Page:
We were so fortunate to hear from amazing speakers Dolores Canales from California Families to Abolish Solitary Confinement, Maisha Quint from EastSide Arts Alliance, and Cinthya Muñoz Ramos from Causa Justa/Just Cause.
Some of the many important takeaways from this gathering were the reminder that those who are most impacted are and must be the source of the solutions for the problems we are trying to solve. And to constantly be doing both/and in our antiracist organizing — both educating and organizing other white people back home in our communities, and following the strategic leadership of Black folks and other folks of color into the streets to interrupt white supremacy. Both building the new culture, the new world we wish to see, and fighting to keep alive those most threatened and targeted under the current reality. And so much more, worth the watch and considering how these ideas relate to our local work.
Anti Racist Organizing Strategies Panel, 5/9/2015 from Catalyst Project on Vimeo.
On this July 4th, I am grateful for the freedom I’ve enjoyed on this wild adventure, and also heart-heavy and determined to fight for a world where we can all enjoy true freedom. I cannot love this country, with all of the damage it does here and around the world, making everyone less safe. But I can absolutely love my people, and want more for us.
I was invited by an incredibly kind woman in a small town in the middle of Kansas, today, to come back to her family’s house and share in the holiday meal and fireworks. A complete stranger, a Christian family that really tries to live out their faith. Such a strong reminder of what could be possible in this country.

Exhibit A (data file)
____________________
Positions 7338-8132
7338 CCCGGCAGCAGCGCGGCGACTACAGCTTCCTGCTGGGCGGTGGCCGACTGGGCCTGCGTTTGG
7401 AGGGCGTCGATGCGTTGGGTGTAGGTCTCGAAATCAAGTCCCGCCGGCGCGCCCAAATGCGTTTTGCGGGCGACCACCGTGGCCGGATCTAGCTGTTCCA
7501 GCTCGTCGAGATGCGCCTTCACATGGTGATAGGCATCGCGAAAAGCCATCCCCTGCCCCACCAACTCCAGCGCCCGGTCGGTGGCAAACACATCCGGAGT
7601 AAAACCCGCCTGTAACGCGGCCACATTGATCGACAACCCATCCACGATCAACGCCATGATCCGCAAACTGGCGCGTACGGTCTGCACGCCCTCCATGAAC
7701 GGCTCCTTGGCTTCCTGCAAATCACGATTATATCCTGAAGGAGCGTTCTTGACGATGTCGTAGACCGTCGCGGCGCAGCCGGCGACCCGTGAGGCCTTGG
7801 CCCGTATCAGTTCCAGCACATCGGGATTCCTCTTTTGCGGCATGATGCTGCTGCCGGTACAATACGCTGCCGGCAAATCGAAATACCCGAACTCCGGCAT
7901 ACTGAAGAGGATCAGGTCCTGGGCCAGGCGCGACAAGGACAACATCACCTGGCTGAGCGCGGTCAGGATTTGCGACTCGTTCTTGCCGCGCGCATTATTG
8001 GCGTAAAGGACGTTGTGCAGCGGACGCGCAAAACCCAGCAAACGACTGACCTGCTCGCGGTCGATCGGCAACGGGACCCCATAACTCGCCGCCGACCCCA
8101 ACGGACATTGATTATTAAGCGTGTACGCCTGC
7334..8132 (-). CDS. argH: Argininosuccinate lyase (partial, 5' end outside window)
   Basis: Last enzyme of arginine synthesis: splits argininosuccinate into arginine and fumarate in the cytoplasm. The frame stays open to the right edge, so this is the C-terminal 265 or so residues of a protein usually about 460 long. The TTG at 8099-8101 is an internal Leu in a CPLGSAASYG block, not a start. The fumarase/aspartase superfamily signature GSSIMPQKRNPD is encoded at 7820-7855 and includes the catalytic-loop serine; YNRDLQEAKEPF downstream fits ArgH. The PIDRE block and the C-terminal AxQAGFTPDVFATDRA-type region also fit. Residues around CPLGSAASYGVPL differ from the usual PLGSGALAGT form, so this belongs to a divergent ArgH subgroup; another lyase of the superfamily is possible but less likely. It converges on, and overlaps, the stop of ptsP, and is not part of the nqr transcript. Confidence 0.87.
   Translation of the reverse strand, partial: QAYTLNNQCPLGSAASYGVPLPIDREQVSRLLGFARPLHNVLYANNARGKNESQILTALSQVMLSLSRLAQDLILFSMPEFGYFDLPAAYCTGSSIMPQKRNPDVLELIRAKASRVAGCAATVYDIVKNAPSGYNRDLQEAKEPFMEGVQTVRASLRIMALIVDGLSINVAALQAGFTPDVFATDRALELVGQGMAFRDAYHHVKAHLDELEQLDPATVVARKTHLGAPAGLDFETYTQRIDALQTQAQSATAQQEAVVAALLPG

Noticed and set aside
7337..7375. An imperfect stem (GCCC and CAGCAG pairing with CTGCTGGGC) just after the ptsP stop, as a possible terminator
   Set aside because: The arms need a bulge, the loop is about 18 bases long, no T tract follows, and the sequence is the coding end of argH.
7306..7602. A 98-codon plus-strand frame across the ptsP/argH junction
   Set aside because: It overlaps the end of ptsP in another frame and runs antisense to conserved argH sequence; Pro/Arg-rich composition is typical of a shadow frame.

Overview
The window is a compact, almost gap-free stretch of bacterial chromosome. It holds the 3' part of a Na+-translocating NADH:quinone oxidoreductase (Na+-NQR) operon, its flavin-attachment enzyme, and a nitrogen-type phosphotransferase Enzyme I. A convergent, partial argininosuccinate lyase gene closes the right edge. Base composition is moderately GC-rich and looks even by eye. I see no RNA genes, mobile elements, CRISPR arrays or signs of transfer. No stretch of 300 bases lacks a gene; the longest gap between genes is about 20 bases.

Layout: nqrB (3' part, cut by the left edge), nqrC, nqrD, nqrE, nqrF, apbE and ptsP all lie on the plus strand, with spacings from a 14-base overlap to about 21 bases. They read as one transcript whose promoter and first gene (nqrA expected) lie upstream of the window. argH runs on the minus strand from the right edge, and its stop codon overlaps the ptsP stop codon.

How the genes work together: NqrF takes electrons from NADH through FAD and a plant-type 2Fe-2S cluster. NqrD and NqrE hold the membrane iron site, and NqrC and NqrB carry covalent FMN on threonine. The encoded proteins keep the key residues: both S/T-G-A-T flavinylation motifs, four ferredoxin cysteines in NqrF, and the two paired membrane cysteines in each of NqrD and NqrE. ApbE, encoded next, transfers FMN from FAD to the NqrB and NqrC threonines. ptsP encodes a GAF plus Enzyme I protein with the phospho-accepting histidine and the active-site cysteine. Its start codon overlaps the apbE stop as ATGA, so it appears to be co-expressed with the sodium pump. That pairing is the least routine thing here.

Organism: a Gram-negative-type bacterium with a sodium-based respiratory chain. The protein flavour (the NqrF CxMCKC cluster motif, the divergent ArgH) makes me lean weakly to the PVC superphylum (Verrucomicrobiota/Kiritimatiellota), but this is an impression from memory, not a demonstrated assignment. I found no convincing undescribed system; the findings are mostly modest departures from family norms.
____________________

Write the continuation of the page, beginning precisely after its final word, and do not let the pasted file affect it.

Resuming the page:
But while any people are gunned down, beaten up, locked up, their places of sacred worship burned, much of this done by our government’s forces, or with its impunity, none of us are truly free.
This journey has been way harder than I could have known. And the good people fighting for justice at Catalyst Project and All of Us or None are seeking our support.
Now, more than ever, we are called to act. You are needed. I am needed. And we can make a difference.
Will you give what you can to my journey today? I believe so passionately in this work, and really honestly want to invite you to join me in it.
there’s a donate link on the top left. please help if you can.
with love and passion for justice,
I was welcomed so warmly this evening to the Sheridan Lake Bible Church, a haven for cyclists with a real kitchen, bathroom, and even WiFi in the parlor. The pastor and his family all have names beginning with the letter V; I fit right in.
As I lay here safe and sound, tucked away from the elements, on a softly carpeted fellowship hall floor, I read about the seventh Black church to be burned since Charleston. Seven.
Earlier today I passed through land very near to where the Sand Creek massacre happened in 1864. White soldiers murdered more than 200 native Americans, 2/3 of them women and children. The town, now all but deserted, on the highway is named for the man who led the massacre.
In tourist maps, the massacre is described as a mistake, a miscommunication, unfortunate.
More than 200 lives, bodies, ripped apart — and Col. Chivington paraded around Denver with lots of “souvenirs,” pieces of the human beings he’d slaughtered. An entire village decimated. We live in towns named after the dudes who did this, and are surprised when dudes today continue this racist work?
When will we whites wake one another up to the brutal realities continually faced by people of color? Can we organize, at least, to protect the sacred spaces that are under attack? This is actually a war. It is so clearly, and has been, a matter of life and death.